Preventing and Treating Varicose Veins
One in ten Americans, predominantly women, will develop varicose veins. Although a very common and usually benign condition, many women seek plastic surgery and newer laser removal techniques for cosmetic reasons.
What Is a Varicose Vein?
Your heart pumps blood throughout your body in long, muscular pipes called blood vessels. The pipes that transport the fresh, oxygen-rich blood (and the nutrients it carries) to your vital organs and tissues are called arteries. The tubes that return the blood back to your heart are called veins. In medium-sized veins, a series of valves keeps the blood flowing in the right direction.
Sometimes the valves fail or the muscle walls weaken, and instead of flowing forward, tiny amounts of blood pool inside the veins. When this happens, the vein bulges and twists, eventually emerging as a ]]>varicose vein]]> . If the varicose vein is near the surface of your skin, it will appear enlarged, lumpy, and dark blue.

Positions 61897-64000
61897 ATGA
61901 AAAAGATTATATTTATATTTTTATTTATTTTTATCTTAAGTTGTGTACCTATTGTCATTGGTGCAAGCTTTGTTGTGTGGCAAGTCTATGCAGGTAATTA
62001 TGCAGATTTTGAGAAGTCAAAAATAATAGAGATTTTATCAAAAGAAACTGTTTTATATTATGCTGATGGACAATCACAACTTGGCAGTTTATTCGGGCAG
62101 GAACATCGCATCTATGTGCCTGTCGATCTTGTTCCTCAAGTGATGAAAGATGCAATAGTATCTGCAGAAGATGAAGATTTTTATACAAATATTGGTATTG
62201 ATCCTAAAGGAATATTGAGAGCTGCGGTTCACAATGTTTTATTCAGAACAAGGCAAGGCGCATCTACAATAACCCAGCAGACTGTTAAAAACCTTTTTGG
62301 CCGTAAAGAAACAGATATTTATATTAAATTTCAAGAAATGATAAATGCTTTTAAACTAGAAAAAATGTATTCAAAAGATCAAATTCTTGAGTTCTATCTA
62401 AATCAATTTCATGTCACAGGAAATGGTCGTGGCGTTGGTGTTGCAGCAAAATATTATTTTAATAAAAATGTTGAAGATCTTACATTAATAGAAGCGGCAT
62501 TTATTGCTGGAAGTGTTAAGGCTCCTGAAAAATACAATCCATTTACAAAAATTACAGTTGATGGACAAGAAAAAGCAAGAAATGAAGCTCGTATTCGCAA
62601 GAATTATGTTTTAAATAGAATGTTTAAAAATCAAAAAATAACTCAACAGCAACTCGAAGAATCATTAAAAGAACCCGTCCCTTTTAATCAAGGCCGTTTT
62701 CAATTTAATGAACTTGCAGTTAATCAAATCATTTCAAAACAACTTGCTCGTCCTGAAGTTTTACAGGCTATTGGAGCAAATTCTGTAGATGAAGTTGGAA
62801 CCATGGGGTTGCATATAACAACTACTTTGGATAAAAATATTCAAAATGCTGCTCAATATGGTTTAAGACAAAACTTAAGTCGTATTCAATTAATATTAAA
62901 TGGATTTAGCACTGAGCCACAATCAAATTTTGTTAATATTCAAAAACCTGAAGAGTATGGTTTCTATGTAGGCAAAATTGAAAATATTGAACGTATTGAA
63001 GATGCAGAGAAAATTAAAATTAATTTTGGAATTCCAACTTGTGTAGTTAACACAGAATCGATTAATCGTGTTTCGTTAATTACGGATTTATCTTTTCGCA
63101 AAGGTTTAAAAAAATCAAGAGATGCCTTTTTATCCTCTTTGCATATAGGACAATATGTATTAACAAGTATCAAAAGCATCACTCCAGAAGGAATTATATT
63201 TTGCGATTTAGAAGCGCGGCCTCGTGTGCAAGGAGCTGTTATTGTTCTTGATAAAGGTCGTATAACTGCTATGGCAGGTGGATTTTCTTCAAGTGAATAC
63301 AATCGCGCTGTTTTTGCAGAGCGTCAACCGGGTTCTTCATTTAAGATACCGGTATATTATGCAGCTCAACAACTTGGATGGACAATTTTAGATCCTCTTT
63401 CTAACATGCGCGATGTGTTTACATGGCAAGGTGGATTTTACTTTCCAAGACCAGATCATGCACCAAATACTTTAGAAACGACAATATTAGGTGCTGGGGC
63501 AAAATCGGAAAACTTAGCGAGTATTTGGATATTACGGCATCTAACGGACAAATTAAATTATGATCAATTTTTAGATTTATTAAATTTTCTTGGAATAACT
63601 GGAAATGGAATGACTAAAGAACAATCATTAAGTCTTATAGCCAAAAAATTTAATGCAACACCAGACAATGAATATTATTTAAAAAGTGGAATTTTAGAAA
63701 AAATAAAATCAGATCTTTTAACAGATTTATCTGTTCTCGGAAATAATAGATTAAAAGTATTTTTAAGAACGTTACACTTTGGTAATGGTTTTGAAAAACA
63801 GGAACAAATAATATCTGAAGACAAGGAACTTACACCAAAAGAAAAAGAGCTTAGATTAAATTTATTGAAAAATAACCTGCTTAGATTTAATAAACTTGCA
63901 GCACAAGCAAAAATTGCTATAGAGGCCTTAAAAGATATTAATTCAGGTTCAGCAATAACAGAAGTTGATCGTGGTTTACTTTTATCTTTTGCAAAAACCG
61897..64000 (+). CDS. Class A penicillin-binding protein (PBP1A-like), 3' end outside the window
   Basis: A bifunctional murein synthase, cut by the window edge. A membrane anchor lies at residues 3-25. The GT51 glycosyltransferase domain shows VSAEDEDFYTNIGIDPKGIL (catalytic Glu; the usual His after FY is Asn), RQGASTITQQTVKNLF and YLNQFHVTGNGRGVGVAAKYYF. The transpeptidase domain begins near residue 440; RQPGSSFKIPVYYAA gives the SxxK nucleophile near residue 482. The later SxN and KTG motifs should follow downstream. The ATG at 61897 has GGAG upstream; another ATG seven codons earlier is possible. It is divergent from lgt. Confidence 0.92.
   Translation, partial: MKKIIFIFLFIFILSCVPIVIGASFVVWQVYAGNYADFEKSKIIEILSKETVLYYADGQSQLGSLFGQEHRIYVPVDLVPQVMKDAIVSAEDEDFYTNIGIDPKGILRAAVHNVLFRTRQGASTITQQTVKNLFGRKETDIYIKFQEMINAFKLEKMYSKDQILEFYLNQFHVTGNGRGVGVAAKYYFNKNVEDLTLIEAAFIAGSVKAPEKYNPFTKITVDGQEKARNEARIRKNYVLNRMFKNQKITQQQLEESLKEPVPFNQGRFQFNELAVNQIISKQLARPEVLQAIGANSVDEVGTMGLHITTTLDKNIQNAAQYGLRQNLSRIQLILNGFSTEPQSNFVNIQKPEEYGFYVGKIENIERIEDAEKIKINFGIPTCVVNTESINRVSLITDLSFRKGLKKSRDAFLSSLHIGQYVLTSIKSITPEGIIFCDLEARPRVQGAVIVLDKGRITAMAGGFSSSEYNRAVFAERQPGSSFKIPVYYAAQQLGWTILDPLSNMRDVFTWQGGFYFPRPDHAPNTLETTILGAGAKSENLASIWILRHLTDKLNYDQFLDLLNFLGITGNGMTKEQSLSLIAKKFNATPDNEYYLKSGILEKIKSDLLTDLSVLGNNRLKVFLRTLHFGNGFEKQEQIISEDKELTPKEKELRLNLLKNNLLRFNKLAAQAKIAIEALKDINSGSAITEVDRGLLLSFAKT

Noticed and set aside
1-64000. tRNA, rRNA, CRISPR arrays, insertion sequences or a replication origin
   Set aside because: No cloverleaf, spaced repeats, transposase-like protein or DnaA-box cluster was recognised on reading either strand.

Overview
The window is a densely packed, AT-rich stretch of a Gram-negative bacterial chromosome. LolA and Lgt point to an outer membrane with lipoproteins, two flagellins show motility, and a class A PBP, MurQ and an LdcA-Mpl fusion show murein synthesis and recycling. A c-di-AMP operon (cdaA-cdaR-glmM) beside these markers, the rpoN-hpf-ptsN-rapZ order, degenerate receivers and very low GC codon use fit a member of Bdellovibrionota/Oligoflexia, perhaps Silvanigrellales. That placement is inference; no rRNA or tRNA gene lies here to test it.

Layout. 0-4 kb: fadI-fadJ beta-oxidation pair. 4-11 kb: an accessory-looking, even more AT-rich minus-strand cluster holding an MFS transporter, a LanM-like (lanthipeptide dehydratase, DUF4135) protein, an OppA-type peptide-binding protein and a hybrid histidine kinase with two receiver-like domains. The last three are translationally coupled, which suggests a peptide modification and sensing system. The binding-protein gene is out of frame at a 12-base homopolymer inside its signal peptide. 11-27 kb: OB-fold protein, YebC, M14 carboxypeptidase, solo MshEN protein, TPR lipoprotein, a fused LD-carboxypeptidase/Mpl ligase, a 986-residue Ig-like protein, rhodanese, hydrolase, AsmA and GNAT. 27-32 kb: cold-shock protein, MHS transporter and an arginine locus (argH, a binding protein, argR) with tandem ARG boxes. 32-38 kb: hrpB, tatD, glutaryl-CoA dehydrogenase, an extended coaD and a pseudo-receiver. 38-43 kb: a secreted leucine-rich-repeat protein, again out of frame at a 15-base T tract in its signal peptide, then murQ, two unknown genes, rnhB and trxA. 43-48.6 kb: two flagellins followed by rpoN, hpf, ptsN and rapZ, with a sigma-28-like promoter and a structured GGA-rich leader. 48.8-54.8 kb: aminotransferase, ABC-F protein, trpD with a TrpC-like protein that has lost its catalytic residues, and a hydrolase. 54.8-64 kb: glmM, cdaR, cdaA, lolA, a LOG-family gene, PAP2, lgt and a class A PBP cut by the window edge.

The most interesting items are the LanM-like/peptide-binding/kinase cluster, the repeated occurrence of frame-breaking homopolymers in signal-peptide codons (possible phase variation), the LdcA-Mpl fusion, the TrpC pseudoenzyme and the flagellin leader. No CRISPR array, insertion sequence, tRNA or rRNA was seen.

Another, less extreme type of varicose vein is a "spider vein." These thin red or purplish networks of very fine veins near the surface of the skin take their name from the pattern they form, often resembling a tangle of spiders. No one knows what causes them.
"They run in families and often follow pregnancy, as do all varicose veins," says Dr. Harold Sussman, director of the Marina Laser Center of the Plastic Surgery Associates in Marina del Rey, California.
Although they can appear anywhere, varicose veins appear most often on the legs, especially behind the knees. Spider veins may also develop on the face.
Are They Harmful to My Health?
Spider veins are strictly a cosmetic issue and don't affect your physical health. Varicose veins, on the other hand, sometimes have medical consequences if left untreated, says Sussman. They may ache or burn after long periods of standing, and can eventually lead to thrombosis (clotting) or phlebitis, an inflammation of the wall of the vein.